[CT Birds] State park habitat management

Boletebill boletebill at yahoo.com
Fri Dec 11 13:53:27 EST 2009

Re Hammonassett habitat management... 
... and State Parks in general there are always a lot of different players involved with different goals. I don't know this for sure but my guess is that Hammonassett has a management plan that is mostly a maintenance plan and a development plan. As far as habitat management I think part of that falls to US Fish and Wildlife (ditching, phragmites, restoring fore-dunes and tidal flows)and part of that falls to the Maintenance Dept. of the Park at the suggestion of Friends of Hammonassett and the Nature Center's staff(removal of invasives, butterfly garden,mowing schedules).  Menunckatuck Audubon has been active  for decades in suggesting and advocating for habitat enchancement at Hammo. 
The Park's biggest priorities, that I can see, are the management of beach-goers and campers. Satisfying these concerns seem to be the first priority.  After almost 10 years of prodding the Park has FINALLY started to leave at least some of the grass areas of the park un-mown at least part of the year and that's a step in the right direction. Also.....
Many of the conifers that have been removed from the Middle Beach construction area that Nick B mentioned are NON-NATIVE trees, either Scots Pine or Japanese Black Pine (I forget which) but I don't know if that fact played into the decision making process or the vegetation was removed simply for the convenience of construction(which is usually the case).  I have to say that the fore-dune restoration at Hammonassett (beach grass, beach pea, beach plum, seaside goldenrod, bayberry, seaside rocket and the non-native seaside rose) is fantastic and a 100% improvement over the way the beaches looked 10-15 years ago.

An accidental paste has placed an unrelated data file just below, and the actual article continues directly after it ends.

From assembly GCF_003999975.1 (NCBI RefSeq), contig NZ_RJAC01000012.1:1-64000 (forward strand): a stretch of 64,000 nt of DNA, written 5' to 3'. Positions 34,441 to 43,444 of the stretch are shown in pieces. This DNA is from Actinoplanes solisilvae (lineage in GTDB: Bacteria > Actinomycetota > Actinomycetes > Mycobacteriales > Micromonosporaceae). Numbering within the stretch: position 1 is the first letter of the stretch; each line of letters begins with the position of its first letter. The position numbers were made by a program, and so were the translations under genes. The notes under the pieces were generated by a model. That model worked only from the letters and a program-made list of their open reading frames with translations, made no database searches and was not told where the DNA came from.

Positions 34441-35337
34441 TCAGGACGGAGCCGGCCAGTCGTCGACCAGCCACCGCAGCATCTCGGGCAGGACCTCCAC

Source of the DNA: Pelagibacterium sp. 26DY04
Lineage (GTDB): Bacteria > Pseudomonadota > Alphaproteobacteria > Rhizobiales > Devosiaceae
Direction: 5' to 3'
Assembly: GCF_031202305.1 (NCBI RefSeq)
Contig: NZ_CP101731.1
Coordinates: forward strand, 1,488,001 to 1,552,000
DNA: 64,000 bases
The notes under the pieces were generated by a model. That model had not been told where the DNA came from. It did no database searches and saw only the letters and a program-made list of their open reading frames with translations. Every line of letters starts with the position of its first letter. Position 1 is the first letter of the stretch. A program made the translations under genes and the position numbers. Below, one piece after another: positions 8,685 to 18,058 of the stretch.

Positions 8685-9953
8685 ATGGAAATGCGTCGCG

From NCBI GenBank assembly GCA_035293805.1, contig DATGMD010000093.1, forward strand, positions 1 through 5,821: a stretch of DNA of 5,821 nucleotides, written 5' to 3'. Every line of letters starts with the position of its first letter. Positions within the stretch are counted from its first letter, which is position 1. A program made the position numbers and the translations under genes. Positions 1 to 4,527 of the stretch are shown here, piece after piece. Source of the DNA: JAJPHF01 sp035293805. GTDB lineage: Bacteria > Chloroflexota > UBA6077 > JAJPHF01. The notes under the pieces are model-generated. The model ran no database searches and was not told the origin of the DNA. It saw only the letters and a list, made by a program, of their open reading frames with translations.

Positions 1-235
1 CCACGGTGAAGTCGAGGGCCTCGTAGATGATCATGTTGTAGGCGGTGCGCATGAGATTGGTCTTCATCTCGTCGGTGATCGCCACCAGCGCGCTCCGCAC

In many ways Hammonassett has made great strides in habitat improvement but there's always room for improvement and there's always the reality that the squeaky wheel gets the oil... so maybe one of our jobs is to be that squeaky wheel making ourselves heard on the behalf of habitat enhancement.
Personally I'd love to see native Pitch Pine restored to the Park, especially where the non-native conifers are dying or have been removed.
That's my $.02.
Bill Yule

"For those who hunger after the earthly excrescences called mushrooms."

--- On Wed, 12/9/09, Steve Morytko <smorytko at yahoo.com> wrote:

From: Steve Morytko <smorytko at yahoo.com>
Subject: [CT Birds] State park habitat management
To: ctbirds at lists.ctbirding.org
Date: Wednesday, December 9, 2009, 8:40 PM

I vaguely remember our governor promising to create a "conservation corp" (or something like that) to help "manage" our parks and forests. I remember wondering to myself who might be supervising those activities. Certainly there are some great opportunities including invasive plant removal which has been mentioned here. It might be worthwhile to ask the respective park supervisors exactly what's happening - they should know.

You might also ask if they have a park management plan and you could ask to see it. If they don't have one (I sure hope they do) then you can expect random acts of "management". While we (birders) recognize state parks as important conservation areas, that's not the only reason they exist. However, one hopes the park management is also keenly tuned into their important conservation areas. But don't take that for granted, you might have to help enlighten them in a rational and respectful manner.

 Steve Morytko
288 Varga Rd.
Ashford, CT 06278 USA
smorytko at yahoo.com
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